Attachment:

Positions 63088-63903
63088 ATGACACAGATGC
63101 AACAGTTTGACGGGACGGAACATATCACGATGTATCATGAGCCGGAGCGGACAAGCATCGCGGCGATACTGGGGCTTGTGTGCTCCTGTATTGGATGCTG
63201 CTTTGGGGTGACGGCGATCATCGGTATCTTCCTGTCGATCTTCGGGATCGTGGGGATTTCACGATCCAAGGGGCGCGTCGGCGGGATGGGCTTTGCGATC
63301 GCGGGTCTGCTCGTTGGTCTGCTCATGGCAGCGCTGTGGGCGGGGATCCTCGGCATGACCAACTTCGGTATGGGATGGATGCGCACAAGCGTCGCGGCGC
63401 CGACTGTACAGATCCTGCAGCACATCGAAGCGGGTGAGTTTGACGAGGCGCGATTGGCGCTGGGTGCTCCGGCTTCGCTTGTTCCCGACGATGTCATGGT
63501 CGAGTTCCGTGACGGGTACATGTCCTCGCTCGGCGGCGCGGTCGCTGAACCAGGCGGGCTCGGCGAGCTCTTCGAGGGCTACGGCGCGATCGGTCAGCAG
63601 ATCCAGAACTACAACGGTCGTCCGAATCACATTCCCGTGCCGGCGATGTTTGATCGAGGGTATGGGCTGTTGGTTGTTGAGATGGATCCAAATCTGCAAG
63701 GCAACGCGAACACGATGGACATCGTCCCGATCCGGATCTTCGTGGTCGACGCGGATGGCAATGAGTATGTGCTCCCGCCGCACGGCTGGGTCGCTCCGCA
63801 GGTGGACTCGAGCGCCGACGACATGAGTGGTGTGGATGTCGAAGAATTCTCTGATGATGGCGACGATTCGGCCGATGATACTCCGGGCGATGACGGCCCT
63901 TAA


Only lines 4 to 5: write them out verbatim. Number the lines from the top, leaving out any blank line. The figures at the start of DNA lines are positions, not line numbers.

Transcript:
63201 CTTTGGGGTGACGGCGATCATCGGTATCTTCCTGTCGATCTTCGGGATCGTGGGGATTTCACGATCCAAGGGGCGCGTCGGCGGGATGGGCTTTGCGATC
63301 GCGGGTCTGCTCGTTGGTCTGCTCATGGCAGCGCTGTGGGCGGGGATCCTCGGCATGACCAACTTCGGTATGGGATGGATGCGCACAAGCGTCGCGGCGC